Over time, the Russian Soviet Federative Socialist Republic government's policy demanded that Vsevobuch (Universal Military Training) was compulsory, and close to 10 million Russian citizens were trained between 1941-1945. The Red Army and the Police, along with various other Russian agencies, were encouraged to practice "protection and attack without weapons". 

The two fighting styles that Spiridonov and Oshchepkov advocated were both practiced under their direct tutelage. Ultimately, the result was a fusion of their styles, which over time became a documented complete fighting system known as Sambo.

Kano Jigoro –The latter-day Influencer

While Kano Jigoro didn't have access to the internet, his influence has clearly been the inspiration behind a multitude of other splinter martial arts including Sambo. Part of Vasili Oshchepkov's education in Japan included his admission to Kano's Kodokan Judo Institute in Tokyo.

Vasili became only the third European and the first ever Russian to get nidan in Judo. As a consequence of Oshchekov's studies in Japan, he became a fluent Japanese speaker, which gave him access to a wider spectrum of opportunity in Russia.

The Great Purge & the Birth Of An Official Sport

Competitions Sambo in the Championship of Russia  

On occasion, the real life bravery of many ordinary people is both incredibly inspiring and utterly admirable. The legacies that some of them have left behind live on, which is principally a fundamental part of martial arts, and Sambo is a perfect example of the imbedded philosophies that carry a master's spirit through time. There have been many dark and terrifying moments in the world's history and the 'Great Purge' in Russia during 1936-1938 was one of them.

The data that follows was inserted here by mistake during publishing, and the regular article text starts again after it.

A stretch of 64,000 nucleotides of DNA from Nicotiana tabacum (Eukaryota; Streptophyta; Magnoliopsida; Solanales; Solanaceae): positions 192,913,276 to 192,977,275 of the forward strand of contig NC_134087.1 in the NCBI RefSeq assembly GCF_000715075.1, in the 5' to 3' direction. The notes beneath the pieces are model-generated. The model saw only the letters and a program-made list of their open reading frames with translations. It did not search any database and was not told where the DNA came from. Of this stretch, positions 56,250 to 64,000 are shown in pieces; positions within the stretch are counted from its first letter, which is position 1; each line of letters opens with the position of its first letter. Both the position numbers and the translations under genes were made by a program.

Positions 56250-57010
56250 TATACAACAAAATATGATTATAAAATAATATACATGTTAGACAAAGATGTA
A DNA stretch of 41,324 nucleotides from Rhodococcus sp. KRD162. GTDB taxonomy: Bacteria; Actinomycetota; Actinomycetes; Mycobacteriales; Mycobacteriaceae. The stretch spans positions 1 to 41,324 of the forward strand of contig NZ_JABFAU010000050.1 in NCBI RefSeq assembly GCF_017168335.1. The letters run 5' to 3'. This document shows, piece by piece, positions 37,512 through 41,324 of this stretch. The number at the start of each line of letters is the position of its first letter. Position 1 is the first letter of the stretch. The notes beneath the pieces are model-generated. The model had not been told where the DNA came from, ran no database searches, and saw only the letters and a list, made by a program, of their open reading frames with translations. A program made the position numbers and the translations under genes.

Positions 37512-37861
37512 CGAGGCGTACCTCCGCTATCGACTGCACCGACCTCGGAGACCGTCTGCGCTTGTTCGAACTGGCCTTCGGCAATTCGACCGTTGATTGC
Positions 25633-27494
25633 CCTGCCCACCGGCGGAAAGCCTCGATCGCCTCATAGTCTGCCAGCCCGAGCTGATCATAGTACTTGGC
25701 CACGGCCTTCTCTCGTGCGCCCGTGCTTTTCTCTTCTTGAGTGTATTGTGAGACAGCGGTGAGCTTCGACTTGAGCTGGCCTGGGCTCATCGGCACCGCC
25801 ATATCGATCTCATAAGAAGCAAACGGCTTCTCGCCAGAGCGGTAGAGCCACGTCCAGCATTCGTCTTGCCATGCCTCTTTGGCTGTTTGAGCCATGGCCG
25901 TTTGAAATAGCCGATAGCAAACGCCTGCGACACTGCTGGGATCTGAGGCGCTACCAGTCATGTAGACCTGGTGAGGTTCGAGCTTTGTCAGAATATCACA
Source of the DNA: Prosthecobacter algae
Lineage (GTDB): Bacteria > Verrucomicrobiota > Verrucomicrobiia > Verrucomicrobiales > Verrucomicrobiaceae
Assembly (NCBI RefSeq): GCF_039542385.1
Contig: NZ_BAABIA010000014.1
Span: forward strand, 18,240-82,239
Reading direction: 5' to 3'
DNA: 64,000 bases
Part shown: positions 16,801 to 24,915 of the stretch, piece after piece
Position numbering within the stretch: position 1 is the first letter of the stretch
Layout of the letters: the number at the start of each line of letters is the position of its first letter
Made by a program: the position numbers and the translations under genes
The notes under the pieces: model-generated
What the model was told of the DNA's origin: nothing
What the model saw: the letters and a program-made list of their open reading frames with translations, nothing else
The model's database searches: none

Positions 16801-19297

Much like McCarthyism in the US, the Soviet Union waged a campaign of political repression. Widespread paranoia and unfounded wild accusations of spying were rife, which at the time, suited Stalin's objective to eliminate his political adversaries. 

Even the remotest deviation from Russian norms would be investigated, and unfortunately, speaking Japanese made you a suspect. On a regrettable night in October 1937, Vasili Oshchepkov was subsequently arrested and imprisoned at the Butyrka prison.

The official report accused Oshchepkovof spying for Japan, and during his 10-day incarceration, he died of a heart attack. In actual fact, the ugly truth is that he was shot and killed for fraternization with Japanese Imperialists.

Nevertheless, in spite of the impossible odds, the legacy has survived, and now all over Russia, martial arts clubs organize Sambo competitions in memory of Oshchepkov. In 2012, to celebrate the 120th anniversary of Oshchepkov's birthday, Russian and Japanese Judokas came together at Vladivostok's sports center in his honor. Although the history of Sambo has been relatively short compared to others, the events that unfolded during this time are quite astounding. 

Sambo founder Vasili Oshchepkov memorial monument at Vladivostok, Russia. 

Fittingly, the first Sambo world championships were held in October 2014 in Tokyo, and in September 2016, a sculpture commemorating Oshchepkov’s life and his dedication to martial arts was erected outside his, and Russia's first, Judo school.

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About the author

Lemar was born in Hampstead, North London, and he is currently living and working in New Zealand. He loves life, harmony in all things, writing, and kickboxing. He is passionate about reading, learning, and living healthily. As an English language teacher and kickboxing instructor, he hopes to share news and views by telling the real stories.